If it wasn't clear already it was reiterated that it was important to understand your business before you even think about implementing a collaborative tool. This means knowing the following:

  • Your organisations strategic goal and ensuring your tool is aligned with it
  • What other systems, tools and processes exist
  • What customers and suppliers your organisation is working with
  • What the expectations of your staff are

If you have an good understanding of these, then you're well on the way to delivering the foundations of a collaborative platform. 

Office 2013 and SharePoint 2013

The final session of the day was a very quick look at some of the new functionality in Office 2013 and SharePoint 2013. The release to manufacturing version of SharePoint was released the day before this seminar so we also got to see some of the new features live. They include the following:

SharePoint search

  • One search rather then a search for the free product and a search for the enterprise product
  • An improved UI
  • Consolidation of content
  • Better query rules
  • Better result sources
  • Content organised by search

SharePoint communities (Discussion forums)

  • An improved UI
  • Badges feature
  • More like forums then previously
  • A reputation builder so if you don't post something for 6 months your reputation decreases

SharePoint social

  • Improved MySites
  • Your newsfeed
  • Site newsfeed
  • Rich content
  • Likes and hashtags
  • Unlike SharePoint 2010 you have to turn on MySites in SharePoint 2013

SharePoint Apps

  • A new development model for SharePoint 2013
  • Apps now leveraged in the cloud
  • Sell your Apps now an option
  • Option to add apps to your SharePoint platform
  • Significantly everything is an App!

Overall this was a really interesting if intense morning. For anyone already using SharePoint the 2013 version looks to be even bigger and better.

Become a change agent or be miserable!

Scary...sort of :-)
This is an interesting article which I recommend you read, it's not long so you wont have wasted too much time reading it, if you don't  like it. Anyway at first glance you might think this article is targeted at fee-earners, the title is a bit confusing as I think it should say "Knowledge Lawyers" or "Professional support lawyers" rather then just lawyers.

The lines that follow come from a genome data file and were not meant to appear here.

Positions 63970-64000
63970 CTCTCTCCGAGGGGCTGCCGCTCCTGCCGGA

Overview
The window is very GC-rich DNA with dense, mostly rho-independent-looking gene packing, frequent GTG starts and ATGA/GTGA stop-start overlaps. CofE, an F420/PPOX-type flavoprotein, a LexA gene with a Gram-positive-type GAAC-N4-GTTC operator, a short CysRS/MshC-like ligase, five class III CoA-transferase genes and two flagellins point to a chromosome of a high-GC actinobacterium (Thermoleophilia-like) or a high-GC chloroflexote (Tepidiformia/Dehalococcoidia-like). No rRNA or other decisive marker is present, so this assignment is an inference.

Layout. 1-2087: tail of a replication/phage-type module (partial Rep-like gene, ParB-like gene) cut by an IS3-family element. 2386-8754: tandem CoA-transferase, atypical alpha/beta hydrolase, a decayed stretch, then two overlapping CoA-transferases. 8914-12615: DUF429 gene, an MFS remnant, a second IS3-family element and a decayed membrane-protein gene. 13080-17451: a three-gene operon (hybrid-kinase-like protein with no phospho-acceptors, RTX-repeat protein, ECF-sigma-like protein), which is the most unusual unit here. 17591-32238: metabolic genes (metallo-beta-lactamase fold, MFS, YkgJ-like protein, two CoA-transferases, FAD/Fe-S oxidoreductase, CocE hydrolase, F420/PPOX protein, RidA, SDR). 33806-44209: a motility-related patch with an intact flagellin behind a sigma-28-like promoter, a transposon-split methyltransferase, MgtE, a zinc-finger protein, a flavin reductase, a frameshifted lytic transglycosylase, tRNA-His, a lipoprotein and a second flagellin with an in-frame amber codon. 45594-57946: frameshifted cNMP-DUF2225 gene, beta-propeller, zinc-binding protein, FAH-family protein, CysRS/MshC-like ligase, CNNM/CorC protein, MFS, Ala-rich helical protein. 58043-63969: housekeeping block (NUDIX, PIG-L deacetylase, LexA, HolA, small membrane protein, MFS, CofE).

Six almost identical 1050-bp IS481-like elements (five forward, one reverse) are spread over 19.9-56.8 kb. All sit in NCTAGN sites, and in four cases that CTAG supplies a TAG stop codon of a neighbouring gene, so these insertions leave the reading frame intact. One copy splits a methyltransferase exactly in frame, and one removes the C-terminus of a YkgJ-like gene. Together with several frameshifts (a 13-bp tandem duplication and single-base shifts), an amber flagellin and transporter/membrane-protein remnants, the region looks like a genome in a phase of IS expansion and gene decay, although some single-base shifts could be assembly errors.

When you read it you'll see how actually it could apply to any Knowledge & Information role, not just the Senior Knowledge Lawyers Sam mentions later in the article. The article itself is an interview with Sam Dimond who recently moved from Clifford Chance to Norton Rose to become Global Director of Knowledge.

In the article Sam describes how the process of "going global" will mean and has meant massive changes for Knowledge Staff and that right now, things are pretty scary for Knowledge Staff. If that's not enough Sam's next quote is that if Knowledge Staff resist these changes then they're going to be "miserable"

So what can Knowledge Staff do to avoid being miserable. Well Sam suggests that "resistance is futile" I'm not sure if the reference to Star Trek and the Borg is deliberate, anyway the point Sam is making is that Knowledge Staff shouldn't be resisting change, they should be embracing it and working to enable it. Essentially this means become a "change agent" rather then someone who blocks change. Now I'm sure most Knowledge Staff would always want to be perceived as change agents rather then blockers, but it would seem that this is even more important in the age of global law firms. Sam also suggests that Knowledge Staff should look even closer at the value they add to an organisation and their relevance in our increasingly large organisations.